Opening Doors to College, and Success, for Underserved Students
Author: Helios Education FoundationNovember 6, 2014
Twenty-one-year-old Morgan Larson is on track to graduate from the University of Arizona in spring 2015 with a Bachelor of Science in Business Administration - Accounting. That summer, she will intern for eight weeks at Ernst & Young before returning to the university to earn her Master of Business Administration. Once she passes the CPA exam, she will have a full-time job waiting at Ernst & Young.
Not a bad future for a young woman who, just a few years ago, had no real means to pay for college and seriously wondered if she and her family were "cut out for college."
What made the difference? The Arizona Assurance Scholars Program.
"I feel like I owe my entire future to Arizona Assurance," said Larson.
Begun in fall 2008, Arizona Assurance provides four years of debt-free college education at the university for low-income and first-generation students who are Arizona residents. The program is funded through a combination of university funds, public funds and private dollars from contributors such as the Helios Education Foundation, which invested $2 million in the program in 2009.
From inception through fall 2013, 3,892 entering freshmen have received financial support from Arizona Assurance.
But money is not everything.
Experts know that vulnerable students need an array of supports to succeed in college -- social supports, academic supports, work-life supports -- as well as financial aid. In fact, some say that getting into college is the easy part; the hard part is learning about and adjusting to a new environment and persevering to the finish line.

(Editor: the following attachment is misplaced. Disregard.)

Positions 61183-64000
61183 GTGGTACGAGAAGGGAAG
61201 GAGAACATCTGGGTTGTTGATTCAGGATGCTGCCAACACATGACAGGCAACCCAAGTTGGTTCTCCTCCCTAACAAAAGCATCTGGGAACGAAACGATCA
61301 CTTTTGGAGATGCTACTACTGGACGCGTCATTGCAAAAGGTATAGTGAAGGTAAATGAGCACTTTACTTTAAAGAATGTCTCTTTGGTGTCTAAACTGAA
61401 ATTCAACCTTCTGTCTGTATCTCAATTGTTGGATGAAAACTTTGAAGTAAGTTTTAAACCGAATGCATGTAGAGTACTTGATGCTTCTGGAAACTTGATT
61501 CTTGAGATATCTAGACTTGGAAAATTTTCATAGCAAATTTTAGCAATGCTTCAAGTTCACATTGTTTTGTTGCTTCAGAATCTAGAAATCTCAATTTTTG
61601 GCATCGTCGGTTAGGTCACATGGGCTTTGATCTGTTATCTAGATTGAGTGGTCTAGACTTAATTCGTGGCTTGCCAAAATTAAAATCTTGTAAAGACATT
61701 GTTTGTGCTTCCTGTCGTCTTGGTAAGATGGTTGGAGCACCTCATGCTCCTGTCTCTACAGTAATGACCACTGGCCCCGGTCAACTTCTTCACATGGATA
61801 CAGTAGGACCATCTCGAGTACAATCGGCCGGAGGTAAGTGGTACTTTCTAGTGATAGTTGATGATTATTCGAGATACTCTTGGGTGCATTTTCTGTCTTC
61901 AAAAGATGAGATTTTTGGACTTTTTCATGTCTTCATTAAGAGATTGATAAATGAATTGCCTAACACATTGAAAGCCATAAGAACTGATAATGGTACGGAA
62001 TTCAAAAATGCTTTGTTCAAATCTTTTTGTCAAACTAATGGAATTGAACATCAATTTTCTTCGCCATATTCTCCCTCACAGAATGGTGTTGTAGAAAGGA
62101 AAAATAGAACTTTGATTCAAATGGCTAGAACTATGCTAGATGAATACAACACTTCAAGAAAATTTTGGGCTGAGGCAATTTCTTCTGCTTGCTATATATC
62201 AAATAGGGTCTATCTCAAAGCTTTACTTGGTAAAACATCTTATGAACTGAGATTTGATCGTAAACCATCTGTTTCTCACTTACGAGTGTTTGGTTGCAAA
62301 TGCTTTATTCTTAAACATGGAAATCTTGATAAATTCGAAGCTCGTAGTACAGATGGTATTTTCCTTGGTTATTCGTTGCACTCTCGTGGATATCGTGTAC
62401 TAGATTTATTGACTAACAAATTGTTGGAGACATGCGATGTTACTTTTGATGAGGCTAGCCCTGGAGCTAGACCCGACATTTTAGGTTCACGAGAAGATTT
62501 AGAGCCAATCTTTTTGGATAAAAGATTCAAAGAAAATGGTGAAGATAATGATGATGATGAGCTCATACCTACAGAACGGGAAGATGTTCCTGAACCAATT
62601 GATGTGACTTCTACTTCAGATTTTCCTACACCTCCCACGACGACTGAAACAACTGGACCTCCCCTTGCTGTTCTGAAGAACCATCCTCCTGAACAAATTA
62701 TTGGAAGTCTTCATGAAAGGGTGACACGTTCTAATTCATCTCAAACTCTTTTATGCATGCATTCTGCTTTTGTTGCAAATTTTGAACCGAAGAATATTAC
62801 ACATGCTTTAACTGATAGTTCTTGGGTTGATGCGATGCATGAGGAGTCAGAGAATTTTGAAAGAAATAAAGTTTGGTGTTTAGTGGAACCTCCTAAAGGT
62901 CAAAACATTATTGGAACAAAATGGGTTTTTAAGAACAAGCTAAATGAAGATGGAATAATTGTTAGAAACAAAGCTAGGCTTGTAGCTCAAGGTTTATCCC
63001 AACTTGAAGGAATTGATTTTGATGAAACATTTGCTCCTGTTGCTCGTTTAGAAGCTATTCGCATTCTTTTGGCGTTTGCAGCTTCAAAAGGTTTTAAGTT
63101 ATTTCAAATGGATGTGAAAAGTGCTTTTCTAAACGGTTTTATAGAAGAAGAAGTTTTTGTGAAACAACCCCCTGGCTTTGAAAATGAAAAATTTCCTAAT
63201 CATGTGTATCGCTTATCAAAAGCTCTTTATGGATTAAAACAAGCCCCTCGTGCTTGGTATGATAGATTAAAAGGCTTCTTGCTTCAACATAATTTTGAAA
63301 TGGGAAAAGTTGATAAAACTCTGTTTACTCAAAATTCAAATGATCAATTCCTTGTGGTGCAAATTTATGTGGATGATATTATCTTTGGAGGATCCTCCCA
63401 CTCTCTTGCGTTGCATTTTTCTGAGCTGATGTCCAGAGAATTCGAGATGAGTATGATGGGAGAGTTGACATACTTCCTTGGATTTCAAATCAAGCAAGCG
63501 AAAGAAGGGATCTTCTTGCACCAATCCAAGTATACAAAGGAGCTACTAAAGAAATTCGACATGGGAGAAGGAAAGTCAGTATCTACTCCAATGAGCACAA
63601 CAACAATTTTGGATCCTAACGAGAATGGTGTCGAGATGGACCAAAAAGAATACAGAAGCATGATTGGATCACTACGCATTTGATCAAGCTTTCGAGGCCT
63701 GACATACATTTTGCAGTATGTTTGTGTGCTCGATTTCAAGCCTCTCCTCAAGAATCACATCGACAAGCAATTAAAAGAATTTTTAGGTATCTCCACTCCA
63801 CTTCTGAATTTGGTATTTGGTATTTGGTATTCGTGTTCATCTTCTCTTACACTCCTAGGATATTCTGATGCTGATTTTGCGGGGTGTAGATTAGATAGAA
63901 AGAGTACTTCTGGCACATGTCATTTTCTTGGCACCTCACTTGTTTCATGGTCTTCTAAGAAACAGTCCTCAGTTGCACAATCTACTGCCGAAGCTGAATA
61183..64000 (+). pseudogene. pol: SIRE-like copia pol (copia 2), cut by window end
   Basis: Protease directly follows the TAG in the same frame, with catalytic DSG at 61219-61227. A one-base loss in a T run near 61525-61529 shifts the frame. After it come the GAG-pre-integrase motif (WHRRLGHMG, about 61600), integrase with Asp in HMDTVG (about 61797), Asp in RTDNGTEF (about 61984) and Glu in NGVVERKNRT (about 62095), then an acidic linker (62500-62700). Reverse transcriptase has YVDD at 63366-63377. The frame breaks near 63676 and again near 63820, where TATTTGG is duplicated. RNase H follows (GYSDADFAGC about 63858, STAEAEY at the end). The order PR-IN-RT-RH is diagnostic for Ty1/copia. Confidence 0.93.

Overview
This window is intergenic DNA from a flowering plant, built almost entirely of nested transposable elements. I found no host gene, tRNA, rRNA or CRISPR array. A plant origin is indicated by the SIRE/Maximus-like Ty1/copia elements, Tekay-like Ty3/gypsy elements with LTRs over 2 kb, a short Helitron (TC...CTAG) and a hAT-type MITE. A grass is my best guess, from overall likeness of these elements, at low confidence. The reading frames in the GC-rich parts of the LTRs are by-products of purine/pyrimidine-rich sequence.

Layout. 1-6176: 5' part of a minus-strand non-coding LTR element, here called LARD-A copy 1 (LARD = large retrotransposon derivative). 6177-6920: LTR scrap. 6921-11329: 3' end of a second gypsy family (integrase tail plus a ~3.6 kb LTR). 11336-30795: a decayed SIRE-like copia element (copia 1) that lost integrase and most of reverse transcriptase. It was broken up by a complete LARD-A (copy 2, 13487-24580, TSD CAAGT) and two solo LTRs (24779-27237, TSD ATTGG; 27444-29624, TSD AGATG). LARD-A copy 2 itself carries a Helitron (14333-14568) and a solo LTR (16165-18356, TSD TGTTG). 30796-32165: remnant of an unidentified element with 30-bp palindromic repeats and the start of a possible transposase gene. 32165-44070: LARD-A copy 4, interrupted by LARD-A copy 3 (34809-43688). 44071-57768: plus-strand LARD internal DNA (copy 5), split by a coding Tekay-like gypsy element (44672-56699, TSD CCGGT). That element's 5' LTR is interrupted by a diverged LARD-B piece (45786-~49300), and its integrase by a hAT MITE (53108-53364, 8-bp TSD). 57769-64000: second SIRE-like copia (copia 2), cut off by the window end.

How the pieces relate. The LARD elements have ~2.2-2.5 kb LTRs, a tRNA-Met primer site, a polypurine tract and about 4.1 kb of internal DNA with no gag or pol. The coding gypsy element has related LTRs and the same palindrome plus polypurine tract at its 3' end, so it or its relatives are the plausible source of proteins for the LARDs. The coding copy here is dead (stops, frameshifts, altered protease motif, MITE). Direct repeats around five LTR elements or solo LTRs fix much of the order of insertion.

"I was really nervous about college," Larson said. "My parents did not go.... The whole application process was something that neither [my father nor I] had done before. There was the question of if I got in would I be able to go, because there wasn't any money saved."
Once accepted into the program, however, a new set of concerns emerged.
"The first semester here was probably the hardest ," Larson said. "I didn't have that support system at home. I had no one to ask 'Is this normal?' 'What should I do?' I felt like I was really confused but everyone else seemed to know what was going on. I wondered if I even belonged here -- that maybe we weren't cut out for college and that was why no one in our family had gone to college."
To help with struggles such as these, Arizona Assurance provides a variety of "wrap-around" supports that aim to shore up students academically and socially, help them manage their time and finances and adjust to life on their own, away from home.
Peer mentoring is a major component of those support services, said Alex Robie, senior coordinator for Arizona Assurance. Peer mentors are university students -- typically juniors and seniors -- who are trained and paid to serve as mentors and counselors to new students.
Larson said her peer mentor was a life-saver. "I met with her every week," she said. "I could ask her questions I was too embarrassed to ask anyone else. She is the only reason that I didn't leave U of A."
In addition, Arizona Assurance scholars have access to staff supports. For Larson, that meant having a personal mentor in Christine Salvesen, director of academic success and achievement at the university.
"I didn't know she was director of the program," Larson said. "I just thought she was someone who worked for the university. She was my biggest advocate. It was through her that I got my first job on campus and that led to another job and then another job..."